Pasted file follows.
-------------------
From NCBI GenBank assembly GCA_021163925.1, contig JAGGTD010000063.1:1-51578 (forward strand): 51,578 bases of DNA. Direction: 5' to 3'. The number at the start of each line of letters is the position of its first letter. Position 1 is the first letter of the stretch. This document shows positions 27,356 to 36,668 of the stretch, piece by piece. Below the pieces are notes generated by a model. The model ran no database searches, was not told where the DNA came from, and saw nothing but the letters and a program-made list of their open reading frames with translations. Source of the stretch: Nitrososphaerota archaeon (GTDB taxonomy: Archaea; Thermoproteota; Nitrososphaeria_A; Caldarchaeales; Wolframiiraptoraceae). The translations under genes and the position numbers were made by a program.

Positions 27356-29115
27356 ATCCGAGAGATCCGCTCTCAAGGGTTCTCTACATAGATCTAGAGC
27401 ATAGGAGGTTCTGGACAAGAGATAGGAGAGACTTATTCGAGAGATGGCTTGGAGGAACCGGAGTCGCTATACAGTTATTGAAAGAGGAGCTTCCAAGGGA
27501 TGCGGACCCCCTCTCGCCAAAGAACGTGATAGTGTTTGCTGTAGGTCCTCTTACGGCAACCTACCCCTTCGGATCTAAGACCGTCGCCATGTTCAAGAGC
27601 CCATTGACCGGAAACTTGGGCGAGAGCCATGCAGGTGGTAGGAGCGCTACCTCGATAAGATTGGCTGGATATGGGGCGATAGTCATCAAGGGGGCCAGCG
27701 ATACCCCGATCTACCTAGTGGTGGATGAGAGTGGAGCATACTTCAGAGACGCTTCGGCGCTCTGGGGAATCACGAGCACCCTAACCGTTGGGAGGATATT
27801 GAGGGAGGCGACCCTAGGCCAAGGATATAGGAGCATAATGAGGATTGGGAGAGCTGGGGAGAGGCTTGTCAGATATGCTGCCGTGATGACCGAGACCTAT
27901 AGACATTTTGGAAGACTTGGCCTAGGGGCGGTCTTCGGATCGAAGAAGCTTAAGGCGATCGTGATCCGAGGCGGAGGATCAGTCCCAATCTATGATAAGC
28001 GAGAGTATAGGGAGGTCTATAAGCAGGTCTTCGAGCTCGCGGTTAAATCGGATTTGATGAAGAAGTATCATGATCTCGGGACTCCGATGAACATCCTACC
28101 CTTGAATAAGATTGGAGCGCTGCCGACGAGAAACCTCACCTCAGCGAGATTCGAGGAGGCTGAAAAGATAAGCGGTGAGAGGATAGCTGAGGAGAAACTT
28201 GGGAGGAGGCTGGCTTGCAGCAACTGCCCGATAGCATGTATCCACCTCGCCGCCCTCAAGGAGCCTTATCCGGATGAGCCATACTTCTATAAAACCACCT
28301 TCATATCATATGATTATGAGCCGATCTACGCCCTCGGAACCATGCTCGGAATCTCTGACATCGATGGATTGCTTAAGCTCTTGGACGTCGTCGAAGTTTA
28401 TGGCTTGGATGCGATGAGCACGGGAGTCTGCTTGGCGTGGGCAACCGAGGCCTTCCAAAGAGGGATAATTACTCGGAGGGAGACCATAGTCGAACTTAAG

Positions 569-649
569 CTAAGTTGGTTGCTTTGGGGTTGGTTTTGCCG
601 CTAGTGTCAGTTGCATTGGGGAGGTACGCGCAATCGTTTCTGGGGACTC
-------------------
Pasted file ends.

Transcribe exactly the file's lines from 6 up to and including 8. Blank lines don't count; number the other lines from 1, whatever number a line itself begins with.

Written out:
27601 CCATTGACCGGAAACTTGGGCGAGAGCCATGCAGGTGGTAGGAGCGCTACCTCGATAAGATTGGCTGGATATGGGGCGATAGTCATCAAGGGGGCCAGCG
27701 ATACCCCGATCTACCTAGTGGTGGATGAGAGTGGAGCATACTTCAGAGACGCTTCGGCGCTCTGGGGAATCACGAGCACCCTAACCGTTGGGAGGATATT
27801 GAGGGAGGCGACCCTAGGCCAAGGATATAGGAGCATAATGAGGATTGGGAGAGCTGGGGAGAGGCTTGTCAGATATGCTGCCGTGATGACCGAGACCTAT